My second tip – get liability insurance.
The next requirement was to be CPR and first aid certified. That was no problem since I already was.
My third tip – if you want children as clients, get CPR/First aid certified. It doesn’t cost much and looks great on your business cards. I bet your competition doesn’t have that.
I was next approached by the local 4H leader. She did not want me to be the horse group leader but wanted to know if I had any horses for lease for their program. I did and leased out my best schooling horse. The horse stayed at my barn and I made sure the lease included weekly lessons and that I accompanied the horse to 4H shows. The 4H’er decided to leave 4H but stayed with me for 3 years, leasing the horse and showing.
My forth tip – get involved in your local horse clubs and groups.
My business was booming, until something happened that I had no control over, urban sprawl.
When I moved into my little ranch, I could look out over vast fields of crops and hay, and see the community in the distance. That community went from 40,000 people to 80,000 in just 6 years. The fields between the city and me soon became home to huge warehouses and trucking centers.
I got a knock on my door one day from the county. They knew about my business and had to inform me that the zoning had changed for my place. Businesses were no longer permitted to be conducted in a Rural Residential zoning area, we were farmland zoning. The county had changed the zoning without my knowledge or input from the community.
My business struggled for the next year. I was able to do riding lessons out on trails, so that is what I did. I would trailer out for my lessons. I was fortunate enough to find a few clients that had their own places that I could give those lessons on their horses at their places. My biggest incomes from the Girl Scouts and my summer day camps were gone. I was at a low point in what was my dream career.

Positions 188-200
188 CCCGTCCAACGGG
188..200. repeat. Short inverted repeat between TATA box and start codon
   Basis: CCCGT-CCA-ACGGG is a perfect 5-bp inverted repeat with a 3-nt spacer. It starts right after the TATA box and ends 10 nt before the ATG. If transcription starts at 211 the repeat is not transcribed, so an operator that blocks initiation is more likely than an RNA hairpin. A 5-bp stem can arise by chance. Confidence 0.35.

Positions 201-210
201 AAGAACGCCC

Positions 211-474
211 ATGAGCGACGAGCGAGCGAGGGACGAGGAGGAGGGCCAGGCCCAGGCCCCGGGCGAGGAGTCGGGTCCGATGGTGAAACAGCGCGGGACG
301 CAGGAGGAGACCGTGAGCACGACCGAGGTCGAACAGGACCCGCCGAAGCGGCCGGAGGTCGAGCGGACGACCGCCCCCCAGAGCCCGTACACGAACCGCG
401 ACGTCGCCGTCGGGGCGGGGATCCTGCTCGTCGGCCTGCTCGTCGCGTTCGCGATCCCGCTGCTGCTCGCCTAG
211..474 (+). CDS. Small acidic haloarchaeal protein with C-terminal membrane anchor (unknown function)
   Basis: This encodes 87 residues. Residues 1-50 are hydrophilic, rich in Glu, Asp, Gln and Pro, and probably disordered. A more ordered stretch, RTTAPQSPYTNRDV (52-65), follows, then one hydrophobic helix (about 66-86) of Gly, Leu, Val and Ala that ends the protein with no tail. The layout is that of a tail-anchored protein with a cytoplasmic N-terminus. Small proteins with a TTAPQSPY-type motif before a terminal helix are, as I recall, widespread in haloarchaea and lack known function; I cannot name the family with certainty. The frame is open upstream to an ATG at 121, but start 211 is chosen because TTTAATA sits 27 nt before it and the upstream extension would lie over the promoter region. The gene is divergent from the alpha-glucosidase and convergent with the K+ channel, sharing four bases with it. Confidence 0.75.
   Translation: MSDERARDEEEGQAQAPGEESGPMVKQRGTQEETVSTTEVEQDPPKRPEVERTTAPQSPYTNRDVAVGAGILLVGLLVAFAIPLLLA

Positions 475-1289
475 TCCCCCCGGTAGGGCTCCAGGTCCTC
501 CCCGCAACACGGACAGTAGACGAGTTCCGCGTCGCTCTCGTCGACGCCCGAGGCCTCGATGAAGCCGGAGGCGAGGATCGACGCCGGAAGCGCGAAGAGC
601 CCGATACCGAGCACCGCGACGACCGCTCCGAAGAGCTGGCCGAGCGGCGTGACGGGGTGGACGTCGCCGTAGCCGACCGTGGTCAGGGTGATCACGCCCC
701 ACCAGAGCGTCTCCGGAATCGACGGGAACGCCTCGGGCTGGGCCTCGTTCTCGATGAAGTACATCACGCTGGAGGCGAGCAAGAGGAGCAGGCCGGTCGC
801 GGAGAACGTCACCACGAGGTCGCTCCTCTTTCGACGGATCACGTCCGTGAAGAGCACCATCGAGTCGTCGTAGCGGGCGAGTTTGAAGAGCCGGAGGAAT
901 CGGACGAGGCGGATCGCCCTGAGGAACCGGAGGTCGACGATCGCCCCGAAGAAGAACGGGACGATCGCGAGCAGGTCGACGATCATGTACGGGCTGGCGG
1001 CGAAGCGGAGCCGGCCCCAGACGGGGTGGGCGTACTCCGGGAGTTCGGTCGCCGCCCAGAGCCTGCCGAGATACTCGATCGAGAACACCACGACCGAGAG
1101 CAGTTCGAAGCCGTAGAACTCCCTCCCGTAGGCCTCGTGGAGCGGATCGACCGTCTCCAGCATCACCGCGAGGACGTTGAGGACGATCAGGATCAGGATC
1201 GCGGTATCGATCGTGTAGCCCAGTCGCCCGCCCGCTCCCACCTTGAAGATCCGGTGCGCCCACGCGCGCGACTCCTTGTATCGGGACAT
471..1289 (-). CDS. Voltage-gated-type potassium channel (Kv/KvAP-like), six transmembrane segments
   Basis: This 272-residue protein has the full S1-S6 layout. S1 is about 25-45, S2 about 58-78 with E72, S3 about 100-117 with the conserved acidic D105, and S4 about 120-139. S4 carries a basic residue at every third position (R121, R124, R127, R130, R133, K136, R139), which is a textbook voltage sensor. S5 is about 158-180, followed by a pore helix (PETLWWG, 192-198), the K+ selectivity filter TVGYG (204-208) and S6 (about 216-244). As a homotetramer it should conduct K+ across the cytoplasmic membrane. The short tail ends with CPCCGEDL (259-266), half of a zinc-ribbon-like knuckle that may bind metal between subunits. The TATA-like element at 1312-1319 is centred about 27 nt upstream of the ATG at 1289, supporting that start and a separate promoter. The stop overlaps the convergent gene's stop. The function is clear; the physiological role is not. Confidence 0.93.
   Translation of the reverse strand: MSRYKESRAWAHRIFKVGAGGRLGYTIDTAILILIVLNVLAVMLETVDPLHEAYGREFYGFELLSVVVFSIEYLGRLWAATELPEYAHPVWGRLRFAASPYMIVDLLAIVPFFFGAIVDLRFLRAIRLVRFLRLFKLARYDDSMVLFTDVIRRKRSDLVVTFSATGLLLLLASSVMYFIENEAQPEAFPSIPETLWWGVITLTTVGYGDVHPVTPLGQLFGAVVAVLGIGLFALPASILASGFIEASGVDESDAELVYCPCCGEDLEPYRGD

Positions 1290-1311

My heart sank when I saw a large building being erected just 2 miles down the road. I knew then that I had to move.
I said goodbye to my clients, many of which had become good family friends and put our little ranch on the market. It only took 3 months to sell and we left the state. I didn’t like it much when the county could do what it did and the state either ignored it or said that is fine.
We moved to a horse friendly state, but because of that last year of struggling with my horse business I decided not to rekindle that dream career. I let that dream die. I do miss sharing my enthusiasm for horses with others in person but I no longer have to make money with horses. My horses are now my hobby again.
My last tip – plan for your career exit. Your business will not last forever and you need to plan for that.